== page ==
The film in question is called Chess Fever, a short comedy that rivals the best American comedies of its time. Jointly directed by Pudovkin and Nikolai Shpikovsky (who also wrote the script), the work centers around the 1925 Moscow chess tournament. Pudovkin took full advantage of this by utilizing actual documentary footage of the event at his disposal, including shots of the renown Cuban chess champion José Capablanca.
|Capablanca in Pudovkin's Chess Fever (1925)|
The film itself utilizes these documentary shots as a means of further advancing the story that Pudovkin sets out to tell. Specifically, they are sewed into the work by way of montage like threads in a finely-woven rug. Unlike Eisenstein, who felt that the montage should also speak to the masses and engage in an emotional appeal, Pudovkin felt that telling the story should be, above all, paramount to its use.
A film theorist as well as a filmmaker, he wrote in 1925 that "two shots cannot be joined together if one of them in some manner or aspect does not continue the other." For Pudovklin, such editing could only be utilized in a continuous manner, as a means for ultimately conveying a "higher idea."
|Onlookers young and old watch the chess players intently.|
Using the tournament as a backdrop, Pudovkin brings to us a story. It is a story of a national obsession and pastime with the game of chess. It is also taken and individualized through one character, a Harold Lloyd-esque chess fanatic played by Vladimir Fogel.
Everything about this guy is chess. His flat cap, to his necktie, his socks, and his scarf are all patterned in black-and-white chess checkerboard style. Later, even the tiles of an apartment are fashioned this way, in order to further emphasize the deep level of his mania.
|The hero of Chess Fever.|
Unfortunately for our hero, however, he is torn between two loves: love for the game and for his girlfriend, Vera (played by Pudovkin's actress wife Anna Zemtsova). To her, chess is an obstacle to romance and, in the words of her friend, a "danger to family life." Arriving late at the apartment, our hero at first tries to remedy the situation, but it explodes when Vera finds him more concerned with a mobile chess set than with their relationship.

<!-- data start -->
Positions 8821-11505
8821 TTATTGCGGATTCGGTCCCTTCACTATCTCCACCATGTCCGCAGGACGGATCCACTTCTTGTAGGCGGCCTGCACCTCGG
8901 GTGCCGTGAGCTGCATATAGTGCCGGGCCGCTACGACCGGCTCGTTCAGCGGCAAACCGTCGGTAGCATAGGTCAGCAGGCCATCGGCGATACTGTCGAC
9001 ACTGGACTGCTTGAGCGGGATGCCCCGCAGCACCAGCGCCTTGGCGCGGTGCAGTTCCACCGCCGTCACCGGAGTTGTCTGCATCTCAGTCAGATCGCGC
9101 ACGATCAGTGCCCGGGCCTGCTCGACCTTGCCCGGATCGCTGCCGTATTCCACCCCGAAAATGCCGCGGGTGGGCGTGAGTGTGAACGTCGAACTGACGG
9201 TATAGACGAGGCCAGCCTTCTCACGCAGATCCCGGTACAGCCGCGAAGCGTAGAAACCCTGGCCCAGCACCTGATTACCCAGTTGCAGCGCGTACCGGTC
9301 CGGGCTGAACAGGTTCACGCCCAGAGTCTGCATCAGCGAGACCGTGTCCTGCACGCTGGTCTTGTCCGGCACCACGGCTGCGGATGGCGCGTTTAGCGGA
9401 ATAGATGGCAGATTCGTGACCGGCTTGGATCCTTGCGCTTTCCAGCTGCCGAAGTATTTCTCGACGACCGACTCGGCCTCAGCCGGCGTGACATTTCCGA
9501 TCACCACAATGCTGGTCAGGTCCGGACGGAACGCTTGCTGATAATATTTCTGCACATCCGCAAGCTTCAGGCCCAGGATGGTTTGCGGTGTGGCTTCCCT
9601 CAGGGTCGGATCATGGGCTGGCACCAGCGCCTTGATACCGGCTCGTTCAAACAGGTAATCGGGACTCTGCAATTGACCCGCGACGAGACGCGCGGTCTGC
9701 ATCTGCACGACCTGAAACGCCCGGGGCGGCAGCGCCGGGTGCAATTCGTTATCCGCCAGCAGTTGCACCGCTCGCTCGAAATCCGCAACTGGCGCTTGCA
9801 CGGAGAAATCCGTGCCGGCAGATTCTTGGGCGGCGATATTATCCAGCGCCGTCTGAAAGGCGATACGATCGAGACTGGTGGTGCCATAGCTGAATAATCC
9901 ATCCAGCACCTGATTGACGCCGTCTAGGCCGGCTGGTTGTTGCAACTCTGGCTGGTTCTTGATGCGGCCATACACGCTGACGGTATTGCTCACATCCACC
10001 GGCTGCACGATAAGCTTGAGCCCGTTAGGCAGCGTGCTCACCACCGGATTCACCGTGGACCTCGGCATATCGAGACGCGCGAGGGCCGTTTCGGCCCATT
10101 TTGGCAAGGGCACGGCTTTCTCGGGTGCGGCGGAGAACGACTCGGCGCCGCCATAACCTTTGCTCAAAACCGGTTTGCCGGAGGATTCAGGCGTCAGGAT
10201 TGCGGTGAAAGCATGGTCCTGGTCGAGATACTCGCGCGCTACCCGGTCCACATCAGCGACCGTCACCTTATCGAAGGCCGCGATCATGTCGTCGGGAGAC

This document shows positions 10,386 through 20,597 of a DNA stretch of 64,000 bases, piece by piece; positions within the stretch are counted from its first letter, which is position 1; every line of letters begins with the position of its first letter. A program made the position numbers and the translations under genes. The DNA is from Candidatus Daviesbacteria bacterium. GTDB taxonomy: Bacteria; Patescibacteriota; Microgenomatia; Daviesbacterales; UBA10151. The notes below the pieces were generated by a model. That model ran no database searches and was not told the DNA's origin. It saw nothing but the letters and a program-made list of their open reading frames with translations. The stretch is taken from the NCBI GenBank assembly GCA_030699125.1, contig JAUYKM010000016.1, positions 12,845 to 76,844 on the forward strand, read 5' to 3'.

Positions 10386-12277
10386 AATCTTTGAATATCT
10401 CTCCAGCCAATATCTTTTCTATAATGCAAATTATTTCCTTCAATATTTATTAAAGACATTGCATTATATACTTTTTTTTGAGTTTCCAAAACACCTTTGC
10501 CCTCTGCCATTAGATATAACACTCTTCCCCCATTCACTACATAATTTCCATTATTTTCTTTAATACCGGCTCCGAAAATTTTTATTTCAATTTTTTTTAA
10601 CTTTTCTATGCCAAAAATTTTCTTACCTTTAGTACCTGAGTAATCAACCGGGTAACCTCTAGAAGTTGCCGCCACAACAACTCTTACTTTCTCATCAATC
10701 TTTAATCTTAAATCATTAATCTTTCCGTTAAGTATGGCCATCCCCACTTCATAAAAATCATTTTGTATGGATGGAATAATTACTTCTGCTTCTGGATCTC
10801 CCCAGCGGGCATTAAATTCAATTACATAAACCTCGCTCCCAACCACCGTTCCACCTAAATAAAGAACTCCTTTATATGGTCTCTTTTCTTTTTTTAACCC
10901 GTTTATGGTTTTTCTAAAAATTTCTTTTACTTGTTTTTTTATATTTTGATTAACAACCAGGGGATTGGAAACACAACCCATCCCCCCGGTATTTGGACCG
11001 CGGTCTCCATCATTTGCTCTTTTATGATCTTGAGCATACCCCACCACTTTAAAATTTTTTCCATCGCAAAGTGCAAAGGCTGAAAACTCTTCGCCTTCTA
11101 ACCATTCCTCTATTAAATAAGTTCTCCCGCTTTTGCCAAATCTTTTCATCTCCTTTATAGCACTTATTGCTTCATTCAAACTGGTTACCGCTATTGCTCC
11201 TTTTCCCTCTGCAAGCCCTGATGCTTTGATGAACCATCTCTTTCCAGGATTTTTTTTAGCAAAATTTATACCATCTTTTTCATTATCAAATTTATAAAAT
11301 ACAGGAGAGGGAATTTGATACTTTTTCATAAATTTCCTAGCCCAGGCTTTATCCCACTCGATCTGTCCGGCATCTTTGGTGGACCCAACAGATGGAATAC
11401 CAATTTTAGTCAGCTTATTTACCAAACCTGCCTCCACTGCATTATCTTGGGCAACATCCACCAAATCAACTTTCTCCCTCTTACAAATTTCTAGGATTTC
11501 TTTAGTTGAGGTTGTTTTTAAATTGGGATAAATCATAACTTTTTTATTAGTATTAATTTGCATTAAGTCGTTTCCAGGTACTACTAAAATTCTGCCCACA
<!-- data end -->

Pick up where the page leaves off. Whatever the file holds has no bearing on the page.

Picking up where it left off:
When Vera seeks consolation from her grandfather, he recommends a book: Collection of Ancient Chess Problems. She is then presented with a cake, designed in the manner of a chess board. Indeed, everywhere she turns, there is chess!
|Vera seeking consolation.|
|...and not finding much help...|
This drives Vera mad, so much so that she decides to take a poison. However, by a twist of fate (or, as a Russian might say, through the irony of fate) she is accidentally given a chess piece instead and finds herself running into none other than Capablanca himself.
"Leave me alone," she shots, not knowing who he is. "Chess has made me hate everyone."
"When I see a beautiful woman, I too begin to hate chess," he responds.
|Vera meets Capablanca|
Eventually, Capablanca teaches Vera the virtues of chess. Encountering our Lloyd-esque hero at the tournament, she makes up with him and the two embrace, both now hopelessly overcome by chess fever.
A fun and humorous little film, Chess Fever is an enjoyable treat for any cinema enthusiast. Yet, the film itself contains so much more. There are many great moments and nuances throughout and Pudovkin and Shpikovsky are especially keen to play upon humor revolving around the obsession and high regard for chess in Russia and the (now former) Soviet republics.
|Chess: a national pastime...|
|...a national obsession.|